AnTuTu Higher is better
Samsung Galaxy S6 58382
Apple iPhone 6 50888
HTC One M9 56896
Samsung Galaxy S5 36603
Vellamo Metal Higher is better
Samsung Galaxy S6 2237
HTC One M9 2218
Samsung Galaxy S5 1186
Vellamo Browser Higher is better
Samsung Galaxy S6 5751
HTC One M9 4195
Samsung Galaxy S5 3479
Sunspider Lower is better
Samsung Galaxy S6 354.5
Apple iPhone 6 353.4
HTC One M9 721.3
Samsung Galaxy S5 777.3
GFXBench T-Rex HD on-screen Higher is better
Samsung Galaxy S6 37
Apple iPhone 6 48.9
HTC One M9 49
Samsung Galaxy S5 27.8
GFXBench Manhattan 3.1 on-screen Higher is better
Samsung Galaxy S6 16
Apple iPhone 6 25.8
HTC One M9 24
Samsung Galaxy S5 11.7
Basemark OS II Higher is better
Samsung Galaxy S6 1767
Apple iPhone 6 1239
HTC One M9 1413
Samsung Galaxy S5 1054
Geekbench 3 single-core Higher is better
Samsung Galaxy S6 1440
Apple iPhone 6 1630
HTC One M9 1209
Samsung Galaxy S5 944
Geekbench 3 multi-core Higher is better
Samsung Galaxy S6 5127
Apple iPhone 6 2927
HTC One M9 3738
Samsung Galaxy S5 2900


Internet and Connectivity


Running at full throttle, there’s no surprise that the Galaxy S6 is a perfect thing when it comes to surfing the web. Once again, there is choice in what browser to use – either Samsung’s very own Internet app or Google’s Chrome. Whichever one you decide to use, just know that you won’t be disappointed by their offerings and executions. For starters, the S6’s quad-HD Super AMOLED display brings an unreal level of detail to the tiniest of things. Overall, the experience is accentuated by its effortless handling of complex sites, instantaneous responses with navigational controls, and speedy page loads.

A new feature brought along with its new finger print sensor, we can now use it to allow us to automatically sign into certain sites Therefore, rather than having to input your user name and password, all that’s necessary now is to use the finger print sensor to sign in. Naturally, it’s there for the convenience, but it’s still nevertheless something we appreciate – though, it works for most web sites, but not all.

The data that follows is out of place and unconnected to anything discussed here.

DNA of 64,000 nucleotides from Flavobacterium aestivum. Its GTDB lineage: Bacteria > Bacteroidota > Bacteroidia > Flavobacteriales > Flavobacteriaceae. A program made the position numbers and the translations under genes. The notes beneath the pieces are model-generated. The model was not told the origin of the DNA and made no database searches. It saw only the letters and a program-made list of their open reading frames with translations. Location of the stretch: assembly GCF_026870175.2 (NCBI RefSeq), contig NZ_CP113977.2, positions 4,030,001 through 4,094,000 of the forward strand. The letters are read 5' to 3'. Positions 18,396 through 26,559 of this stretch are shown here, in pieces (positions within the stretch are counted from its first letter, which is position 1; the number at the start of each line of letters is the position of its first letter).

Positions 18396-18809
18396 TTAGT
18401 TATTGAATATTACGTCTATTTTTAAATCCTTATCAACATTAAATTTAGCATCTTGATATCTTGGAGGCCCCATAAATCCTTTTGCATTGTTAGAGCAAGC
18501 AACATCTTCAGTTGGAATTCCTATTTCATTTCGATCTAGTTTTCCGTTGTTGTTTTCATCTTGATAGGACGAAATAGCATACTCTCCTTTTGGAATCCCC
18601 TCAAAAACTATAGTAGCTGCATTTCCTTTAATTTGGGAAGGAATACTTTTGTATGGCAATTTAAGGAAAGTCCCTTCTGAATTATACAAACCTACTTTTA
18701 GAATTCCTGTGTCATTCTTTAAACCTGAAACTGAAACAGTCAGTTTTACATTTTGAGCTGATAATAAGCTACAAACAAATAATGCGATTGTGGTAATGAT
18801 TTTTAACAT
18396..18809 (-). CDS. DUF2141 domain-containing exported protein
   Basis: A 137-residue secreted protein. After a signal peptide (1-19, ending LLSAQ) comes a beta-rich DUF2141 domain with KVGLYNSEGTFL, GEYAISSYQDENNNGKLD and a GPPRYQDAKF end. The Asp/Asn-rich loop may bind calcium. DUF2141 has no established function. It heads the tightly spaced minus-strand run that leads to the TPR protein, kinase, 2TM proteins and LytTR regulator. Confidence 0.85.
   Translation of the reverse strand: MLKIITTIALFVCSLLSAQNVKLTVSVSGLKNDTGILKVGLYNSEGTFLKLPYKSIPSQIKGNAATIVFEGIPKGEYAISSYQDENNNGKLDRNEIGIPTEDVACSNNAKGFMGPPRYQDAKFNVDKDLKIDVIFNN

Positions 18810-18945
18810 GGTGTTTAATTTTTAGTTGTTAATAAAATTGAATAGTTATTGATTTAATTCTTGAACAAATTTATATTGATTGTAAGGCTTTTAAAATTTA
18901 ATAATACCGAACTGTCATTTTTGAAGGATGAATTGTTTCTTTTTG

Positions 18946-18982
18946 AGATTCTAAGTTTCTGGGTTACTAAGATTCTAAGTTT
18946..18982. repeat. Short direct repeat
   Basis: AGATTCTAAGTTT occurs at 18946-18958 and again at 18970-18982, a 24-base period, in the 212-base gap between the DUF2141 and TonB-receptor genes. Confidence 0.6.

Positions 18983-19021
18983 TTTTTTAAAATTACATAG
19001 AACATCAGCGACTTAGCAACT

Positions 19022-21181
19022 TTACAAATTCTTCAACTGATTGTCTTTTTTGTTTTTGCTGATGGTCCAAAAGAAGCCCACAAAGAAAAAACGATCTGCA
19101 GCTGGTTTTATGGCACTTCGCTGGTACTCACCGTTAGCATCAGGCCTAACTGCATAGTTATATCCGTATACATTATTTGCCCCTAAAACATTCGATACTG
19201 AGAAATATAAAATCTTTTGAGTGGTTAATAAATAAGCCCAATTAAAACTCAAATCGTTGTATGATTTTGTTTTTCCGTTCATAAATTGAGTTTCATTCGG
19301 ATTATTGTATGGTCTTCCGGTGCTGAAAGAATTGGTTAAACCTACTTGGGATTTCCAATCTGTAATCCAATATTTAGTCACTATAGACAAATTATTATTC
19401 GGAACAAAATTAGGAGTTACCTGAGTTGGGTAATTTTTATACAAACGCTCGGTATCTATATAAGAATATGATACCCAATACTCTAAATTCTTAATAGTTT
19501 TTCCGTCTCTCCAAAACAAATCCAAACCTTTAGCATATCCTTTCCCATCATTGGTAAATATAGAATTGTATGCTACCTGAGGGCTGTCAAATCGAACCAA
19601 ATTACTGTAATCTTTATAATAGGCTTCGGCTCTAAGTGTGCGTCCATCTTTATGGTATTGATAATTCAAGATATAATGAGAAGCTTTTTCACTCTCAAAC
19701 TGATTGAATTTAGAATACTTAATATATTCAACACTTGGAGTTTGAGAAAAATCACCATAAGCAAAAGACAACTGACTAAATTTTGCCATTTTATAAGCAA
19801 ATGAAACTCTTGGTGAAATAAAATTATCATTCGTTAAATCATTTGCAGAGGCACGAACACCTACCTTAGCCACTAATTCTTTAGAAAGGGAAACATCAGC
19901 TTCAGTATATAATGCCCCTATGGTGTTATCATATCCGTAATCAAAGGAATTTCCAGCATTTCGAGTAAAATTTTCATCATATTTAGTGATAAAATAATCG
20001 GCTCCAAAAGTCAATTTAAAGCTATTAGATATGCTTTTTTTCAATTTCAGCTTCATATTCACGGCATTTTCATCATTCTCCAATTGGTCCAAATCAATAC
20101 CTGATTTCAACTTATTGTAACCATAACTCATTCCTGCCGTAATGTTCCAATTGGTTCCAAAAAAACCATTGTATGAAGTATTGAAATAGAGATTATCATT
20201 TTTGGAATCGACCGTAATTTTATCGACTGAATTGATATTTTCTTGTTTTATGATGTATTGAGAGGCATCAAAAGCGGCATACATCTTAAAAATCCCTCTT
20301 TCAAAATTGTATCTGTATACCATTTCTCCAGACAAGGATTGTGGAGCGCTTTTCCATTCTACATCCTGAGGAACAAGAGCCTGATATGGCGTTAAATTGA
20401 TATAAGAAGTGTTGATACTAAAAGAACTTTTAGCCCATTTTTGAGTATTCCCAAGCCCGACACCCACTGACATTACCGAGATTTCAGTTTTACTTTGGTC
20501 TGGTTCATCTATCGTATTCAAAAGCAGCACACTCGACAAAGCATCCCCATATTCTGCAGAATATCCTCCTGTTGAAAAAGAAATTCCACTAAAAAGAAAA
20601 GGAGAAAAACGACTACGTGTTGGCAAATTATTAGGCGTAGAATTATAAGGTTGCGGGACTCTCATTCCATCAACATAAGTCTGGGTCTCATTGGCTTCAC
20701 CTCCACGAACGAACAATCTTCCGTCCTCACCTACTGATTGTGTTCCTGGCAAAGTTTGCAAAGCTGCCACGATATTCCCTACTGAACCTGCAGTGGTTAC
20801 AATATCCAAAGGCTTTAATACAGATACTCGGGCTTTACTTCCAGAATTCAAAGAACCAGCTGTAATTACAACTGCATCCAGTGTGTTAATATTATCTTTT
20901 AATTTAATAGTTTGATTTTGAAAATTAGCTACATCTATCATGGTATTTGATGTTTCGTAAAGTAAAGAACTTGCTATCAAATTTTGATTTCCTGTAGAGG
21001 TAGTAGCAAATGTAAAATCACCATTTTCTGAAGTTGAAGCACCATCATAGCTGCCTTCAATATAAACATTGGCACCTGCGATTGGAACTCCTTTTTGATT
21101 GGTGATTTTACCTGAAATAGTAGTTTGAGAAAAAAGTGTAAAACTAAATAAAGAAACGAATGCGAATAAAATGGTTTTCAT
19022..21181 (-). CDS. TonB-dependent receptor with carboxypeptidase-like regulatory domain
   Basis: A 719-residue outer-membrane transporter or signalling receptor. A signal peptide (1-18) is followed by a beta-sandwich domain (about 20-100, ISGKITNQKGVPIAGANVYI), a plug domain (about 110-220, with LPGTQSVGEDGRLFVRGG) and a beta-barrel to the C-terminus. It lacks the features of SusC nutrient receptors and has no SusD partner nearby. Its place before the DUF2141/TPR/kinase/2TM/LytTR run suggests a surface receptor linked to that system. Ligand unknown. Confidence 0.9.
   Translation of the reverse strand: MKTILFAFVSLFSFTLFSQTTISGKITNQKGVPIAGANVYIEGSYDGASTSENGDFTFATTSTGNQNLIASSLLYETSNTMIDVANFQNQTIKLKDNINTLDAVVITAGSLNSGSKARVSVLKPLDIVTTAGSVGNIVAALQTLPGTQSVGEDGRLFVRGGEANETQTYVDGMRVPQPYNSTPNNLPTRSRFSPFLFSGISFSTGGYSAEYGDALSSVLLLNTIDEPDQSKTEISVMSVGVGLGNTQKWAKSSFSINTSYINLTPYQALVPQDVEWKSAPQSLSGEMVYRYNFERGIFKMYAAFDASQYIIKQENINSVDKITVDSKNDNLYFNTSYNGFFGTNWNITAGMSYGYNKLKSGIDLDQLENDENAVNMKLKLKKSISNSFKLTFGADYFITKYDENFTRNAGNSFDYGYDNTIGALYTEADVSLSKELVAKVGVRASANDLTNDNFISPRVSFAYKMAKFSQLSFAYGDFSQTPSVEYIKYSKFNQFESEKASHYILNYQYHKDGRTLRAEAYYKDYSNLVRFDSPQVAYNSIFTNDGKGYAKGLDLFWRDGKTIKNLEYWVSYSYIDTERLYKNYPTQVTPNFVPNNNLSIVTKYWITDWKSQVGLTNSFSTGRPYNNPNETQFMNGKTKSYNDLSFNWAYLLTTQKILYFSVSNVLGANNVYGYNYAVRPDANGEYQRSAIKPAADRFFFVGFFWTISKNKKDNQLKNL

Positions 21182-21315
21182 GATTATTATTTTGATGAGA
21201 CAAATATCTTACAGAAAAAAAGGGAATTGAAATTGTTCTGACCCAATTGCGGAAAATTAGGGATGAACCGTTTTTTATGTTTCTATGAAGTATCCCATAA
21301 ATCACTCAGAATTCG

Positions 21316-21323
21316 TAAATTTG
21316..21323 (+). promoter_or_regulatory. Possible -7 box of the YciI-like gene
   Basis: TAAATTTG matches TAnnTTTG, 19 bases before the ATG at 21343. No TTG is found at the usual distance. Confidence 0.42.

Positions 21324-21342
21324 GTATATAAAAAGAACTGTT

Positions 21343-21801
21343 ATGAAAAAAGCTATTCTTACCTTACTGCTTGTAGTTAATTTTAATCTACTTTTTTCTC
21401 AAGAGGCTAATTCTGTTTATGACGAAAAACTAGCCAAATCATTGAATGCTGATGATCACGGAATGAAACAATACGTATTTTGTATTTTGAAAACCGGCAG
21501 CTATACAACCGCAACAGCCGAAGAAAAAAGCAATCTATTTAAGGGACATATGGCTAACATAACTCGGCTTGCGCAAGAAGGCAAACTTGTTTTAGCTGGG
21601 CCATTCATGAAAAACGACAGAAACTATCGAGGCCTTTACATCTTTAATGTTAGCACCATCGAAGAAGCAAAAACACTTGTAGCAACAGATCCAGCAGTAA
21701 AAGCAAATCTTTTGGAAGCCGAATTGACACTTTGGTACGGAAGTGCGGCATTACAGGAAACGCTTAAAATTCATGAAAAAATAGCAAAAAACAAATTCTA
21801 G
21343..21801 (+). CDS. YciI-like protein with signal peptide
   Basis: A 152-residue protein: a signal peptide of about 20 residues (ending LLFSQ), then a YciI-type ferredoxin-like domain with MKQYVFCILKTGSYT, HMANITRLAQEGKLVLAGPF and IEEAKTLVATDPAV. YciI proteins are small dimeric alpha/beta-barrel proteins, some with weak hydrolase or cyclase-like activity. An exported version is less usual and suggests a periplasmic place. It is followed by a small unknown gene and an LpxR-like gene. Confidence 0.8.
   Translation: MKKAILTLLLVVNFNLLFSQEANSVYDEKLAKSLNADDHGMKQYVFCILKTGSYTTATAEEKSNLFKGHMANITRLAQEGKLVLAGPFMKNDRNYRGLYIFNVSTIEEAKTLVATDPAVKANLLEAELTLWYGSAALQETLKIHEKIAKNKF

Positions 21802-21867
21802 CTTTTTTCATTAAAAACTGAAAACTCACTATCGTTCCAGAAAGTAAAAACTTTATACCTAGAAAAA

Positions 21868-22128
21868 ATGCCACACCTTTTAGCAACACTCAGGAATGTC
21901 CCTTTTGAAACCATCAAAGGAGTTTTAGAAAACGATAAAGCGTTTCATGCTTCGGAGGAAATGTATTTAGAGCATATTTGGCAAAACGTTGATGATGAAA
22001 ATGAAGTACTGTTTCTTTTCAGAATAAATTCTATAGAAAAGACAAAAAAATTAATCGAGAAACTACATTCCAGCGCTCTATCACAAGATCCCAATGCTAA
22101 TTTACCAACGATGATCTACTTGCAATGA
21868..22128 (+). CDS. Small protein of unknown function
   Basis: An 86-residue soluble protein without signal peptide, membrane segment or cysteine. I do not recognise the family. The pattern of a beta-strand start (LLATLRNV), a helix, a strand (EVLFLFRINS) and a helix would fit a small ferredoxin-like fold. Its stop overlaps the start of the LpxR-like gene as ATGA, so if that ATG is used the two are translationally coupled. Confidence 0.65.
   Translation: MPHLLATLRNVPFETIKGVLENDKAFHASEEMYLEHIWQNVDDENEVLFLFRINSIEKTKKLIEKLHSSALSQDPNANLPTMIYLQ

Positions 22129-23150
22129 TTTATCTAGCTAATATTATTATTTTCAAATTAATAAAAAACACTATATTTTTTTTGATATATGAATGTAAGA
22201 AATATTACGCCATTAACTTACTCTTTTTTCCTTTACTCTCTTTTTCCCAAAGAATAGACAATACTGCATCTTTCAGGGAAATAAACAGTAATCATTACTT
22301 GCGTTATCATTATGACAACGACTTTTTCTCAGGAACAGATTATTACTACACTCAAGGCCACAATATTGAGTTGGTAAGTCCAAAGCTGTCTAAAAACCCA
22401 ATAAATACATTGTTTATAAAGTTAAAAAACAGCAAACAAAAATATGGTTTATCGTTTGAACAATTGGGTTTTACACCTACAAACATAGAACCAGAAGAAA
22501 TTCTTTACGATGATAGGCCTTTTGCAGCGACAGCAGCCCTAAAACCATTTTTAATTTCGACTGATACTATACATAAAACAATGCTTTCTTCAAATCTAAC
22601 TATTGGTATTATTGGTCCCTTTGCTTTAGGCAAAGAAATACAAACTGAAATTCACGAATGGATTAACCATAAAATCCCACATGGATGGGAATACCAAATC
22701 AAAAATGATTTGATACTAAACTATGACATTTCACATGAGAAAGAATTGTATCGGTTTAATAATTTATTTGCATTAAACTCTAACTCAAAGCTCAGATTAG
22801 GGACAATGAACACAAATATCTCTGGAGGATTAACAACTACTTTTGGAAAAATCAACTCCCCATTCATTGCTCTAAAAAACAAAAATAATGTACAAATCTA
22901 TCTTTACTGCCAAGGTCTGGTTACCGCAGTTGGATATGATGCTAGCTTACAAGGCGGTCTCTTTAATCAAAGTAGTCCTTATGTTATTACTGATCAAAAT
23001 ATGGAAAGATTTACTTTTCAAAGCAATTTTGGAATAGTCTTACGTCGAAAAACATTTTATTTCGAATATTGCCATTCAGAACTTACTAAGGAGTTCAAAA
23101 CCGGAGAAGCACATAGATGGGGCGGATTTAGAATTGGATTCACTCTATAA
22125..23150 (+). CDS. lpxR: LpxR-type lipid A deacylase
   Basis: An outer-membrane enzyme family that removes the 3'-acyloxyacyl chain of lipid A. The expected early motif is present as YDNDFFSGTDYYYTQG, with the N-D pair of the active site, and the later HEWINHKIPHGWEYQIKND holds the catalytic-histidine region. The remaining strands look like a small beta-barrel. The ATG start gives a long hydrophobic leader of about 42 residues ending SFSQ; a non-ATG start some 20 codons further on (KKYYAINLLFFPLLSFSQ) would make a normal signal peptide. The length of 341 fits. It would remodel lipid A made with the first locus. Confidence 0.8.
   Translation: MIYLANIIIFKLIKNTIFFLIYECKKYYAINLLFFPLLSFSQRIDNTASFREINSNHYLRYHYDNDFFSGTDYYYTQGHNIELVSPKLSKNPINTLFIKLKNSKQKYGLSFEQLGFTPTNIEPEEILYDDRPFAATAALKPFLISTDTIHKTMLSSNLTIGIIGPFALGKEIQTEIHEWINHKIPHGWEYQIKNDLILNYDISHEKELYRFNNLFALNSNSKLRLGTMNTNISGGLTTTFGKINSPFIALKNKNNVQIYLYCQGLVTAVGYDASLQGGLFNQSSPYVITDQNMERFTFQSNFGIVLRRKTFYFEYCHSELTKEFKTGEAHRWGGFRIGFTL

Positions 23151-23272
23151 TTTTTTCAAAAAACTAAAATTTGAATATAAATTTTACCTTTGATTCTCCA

Sammy doesn’t disappoint, as the Galaxy S6, being a flagship thing and all, is geared with a healthy arsenal of connectivity features. Being a GSM-enabled smartphone, it benefits from having a high degree of compatibility with an abundance of networks around the world. Throw in its expansive LTE band support, in conjunction with category 6 downlink, this model will deliver theoretical download speeds of 300Mbps.

Beyond that, it shares all of the cutting-edge connectivity that’s the standard fanfare with most of today’s high-end phones – they include aGPS with Glonass, Bluetooth 4.1, dual-band 802.11 a/b/g/n/ac Wi-Fi, NFC, DLNA, MHL, and a microUSB 2.0 port.

Samsung Pay


The Samsung Galaxy S6 will be the first phone to feature Samsung's new Pay service, which, as you might guess, is an alternative to Apple Pay. Right now, Samsung has completed deals with Visa and MasterCard, but it's yet to expand that partnership to other major players, such as American Express, Bank of America, or Chase. However, the company reassures that it's working on it. Easily the most interesting thing about Samsung Pay is the new Magnetic Secure Transmission (MST) proprietary technology, which is said to widen Samsung Pay's compatibility with shopping terminals significantly. In addition to NFC for making contactless payments through terminals that support near field communications, Samsung Pay will also be able to communicate with traditional magnetic stripe terminal, thanks to MST.

Users will be able to use Samsung Pay to buy various goods in a quick and secure way, plus the whole process is promised to happen rather quickly. For example, should you wish to pay for something using Samsung Pay, you'd simply need to swipe of from the bottom bezel in order to bring up the Samsung Pay app (or just tap the icon, we guess), choose the desired card for the payment, authenticate using the fingerprint sensor, and from there, everything should be done in a matter of seconds. Unfortunately, the bad news is that Samsung Pay will not be available to use with the Samsung Galaxy S6's launch, as the service will be enabled sometime during the summer, first in the Unites States and South Korea, followed by Europe and China a bit later.